February 4, 2023 3:12 pm

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A Chapter from History: The Witch Trials of Europe

On this day, one of the first witch trials was held at Le Châtelet in Paris in 1390 AD. 

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Witch Trials of Europe

Europe prides itself in being termed the cathedral of civilisation — a fact disputed by many historians — but a dark and bloody practice mired it not too long ago. The Witch Trials of Europe, or simply the judicial persecution of women due to fear of witchcraft resulted in deaths of innumerable women.

On this day, one of the first witch trials was held at Le Châtelet in Paris in 1390 AD. 

What Were The Witch Trials of Europe?

Before understanding the Witch Trials of Europe, let us first understand the meaning of the word ‘witch’.

As per the Merriam-Webster dictionary, ‘witch‘ means “a person (especially a woman) who is credited with having usually malignant supernatural powers”.

As the term ‘witch trial’ suggests, these were official hearings in local courts. These courts decided upon allegations of witchcraft on certain women, which were infamously dubbed as ‘witch trials’.

According to the book Witchcraft and Magic in Europe, Volume 4, “The first witch trial believed to be held at Le Châtelet in Paris, in 1390, ended with the execution of Jeanne de Brigue”.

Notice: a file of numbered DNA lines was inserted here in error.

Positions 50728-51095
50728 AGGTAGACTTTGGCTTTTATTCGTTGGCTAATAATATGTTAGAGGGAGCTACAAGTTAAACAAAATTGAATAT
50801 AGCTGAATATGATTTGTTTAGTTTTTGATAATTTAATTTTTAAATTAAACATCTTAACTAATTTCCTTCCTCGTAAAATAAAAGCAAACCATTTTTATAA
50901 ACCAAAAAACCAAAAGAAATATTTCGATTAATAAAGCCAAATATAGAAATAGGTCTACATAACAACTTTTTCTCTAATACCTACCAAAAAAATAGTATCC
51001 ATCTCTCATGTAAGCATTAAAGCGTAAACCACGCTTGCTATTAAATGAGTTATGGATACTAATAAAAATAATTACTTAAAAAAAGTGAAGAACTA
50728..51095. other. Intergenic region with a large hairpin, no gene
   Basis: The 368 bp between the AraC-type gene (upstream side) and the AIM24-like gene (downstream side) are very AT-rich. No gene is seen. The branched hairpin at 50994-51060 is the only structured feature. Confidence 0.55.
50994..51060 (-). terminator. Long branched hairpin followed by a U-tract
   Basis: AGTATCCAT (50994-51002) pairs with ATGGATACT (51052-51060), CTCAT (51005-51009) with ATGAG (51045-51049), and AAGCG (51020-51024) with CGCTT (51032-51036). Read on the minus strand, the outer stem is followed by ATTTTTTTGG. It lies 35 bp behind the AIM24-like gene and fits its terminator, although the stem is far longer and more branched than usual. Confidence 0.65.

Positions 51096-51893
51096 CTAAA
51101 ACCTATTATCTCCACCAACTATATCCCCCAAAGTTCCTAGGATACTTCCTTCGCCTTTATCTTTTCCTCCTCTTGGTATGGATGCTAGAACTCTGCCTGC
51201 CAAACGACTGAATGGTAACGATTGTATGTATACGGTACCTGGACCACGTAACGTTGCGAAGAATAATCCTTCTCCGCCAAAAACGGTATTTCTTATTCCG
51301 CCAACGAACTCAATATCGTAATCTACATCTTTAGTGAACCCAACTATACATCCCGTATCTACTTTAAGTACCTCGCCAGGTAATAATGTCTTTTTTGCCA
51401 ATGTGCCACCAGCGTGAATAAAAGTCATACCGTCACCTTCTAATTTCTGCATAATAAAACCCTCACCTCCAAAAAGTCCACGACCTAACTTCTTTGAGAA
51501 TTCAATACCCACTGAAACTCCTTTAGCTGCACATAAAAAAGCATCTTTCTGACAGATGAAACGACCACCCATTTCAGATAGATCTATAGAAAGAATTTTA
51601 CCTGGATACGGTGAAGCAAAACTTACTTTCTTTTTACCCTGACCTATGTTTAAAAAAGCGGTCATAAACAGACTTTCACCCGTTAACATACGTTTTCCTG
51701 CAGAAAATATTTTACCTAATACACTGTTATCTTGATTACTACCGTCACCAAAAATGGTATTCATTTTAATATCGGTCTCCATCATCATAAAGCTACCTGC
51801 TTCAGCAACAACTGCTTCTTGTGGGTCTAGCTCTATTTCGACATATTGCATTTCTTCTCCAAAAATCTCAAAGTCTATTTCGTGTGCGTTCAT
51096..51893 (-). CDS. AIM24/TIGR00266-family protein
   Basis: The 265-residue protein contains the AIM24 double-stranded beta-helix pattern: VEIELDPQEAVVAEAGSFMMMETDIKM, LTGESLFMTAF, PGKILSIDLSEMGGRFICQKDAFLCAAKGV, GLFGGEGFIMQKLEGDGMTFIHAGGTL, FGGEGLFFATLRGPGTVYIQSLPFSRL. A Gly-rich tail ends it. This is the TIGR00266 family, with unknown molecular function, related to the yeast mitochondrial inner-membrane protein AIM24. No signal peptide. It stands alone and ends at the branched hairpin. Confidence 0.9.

As per some accounts, Jeanne de Brigue was a woman who specialised in searching for lost objects. Jean de Folleville, the Provost of Paris condemned her to be burned alive at the Place du Marché aux Pourceaux, and she died in 1391.

The WitchCraft Hysteria

There are a few documented instances of witch trials in France during the first half of the 16th century. 

Four people were put to death due to a witch trial in Beaujolais in 1539; a “Faustian magician” was put to death in Poitiers in 1553, and three people were put to death as a result of witch trials in Nevers and Toulouse.

Burning of three witches in Baden, Switzerland (1585), by Johann Jakob Wick
Burning of three witches in Baden, Switzerland (1585), by Johann Jakob Wick Photo Credit: Wikimedia Commons

Medieval Europe witnessed a frenzy of witch-hunting. Between 1400 to 1782, around 40,000 to 60,000 supposed witches were killed due to suspicion of practicing ‘evil magic’. Some other sources even claim that around 100,000 deaths occurred during this era.

A book, Malleus Maleficarum by Heinrich Kramer, published in 1486 is considered a major reason for an increase in witch-hunting frenzy.

Title page of the seventh Cologne edition of the Malleus Maleficarum
Title page of the seventh Cologne edition of the Malleus Maleficarum Photo Credit: Wikimedia Commons

The book equated witchcraft to heresy and recommended the courts treat it as such. It had a strong influence on European culture for centuries.

Later in the 17th century, the witchcraft hysteria spread to more remote regions of Europe and North America, resulting in events like the Swedish Torsker witch trials, the Salzburg witch trials and the most infamous of them all, the trials at Salem.

The witch trials of Europe are a dark page of history that has become a popular topic of discourse in shows and movies. It also exposes the prevalent misogyny and ignorance in European culture and history.

Yash Rawat
Yash Rawat

Its been hard to express myself so here I am.. writing.

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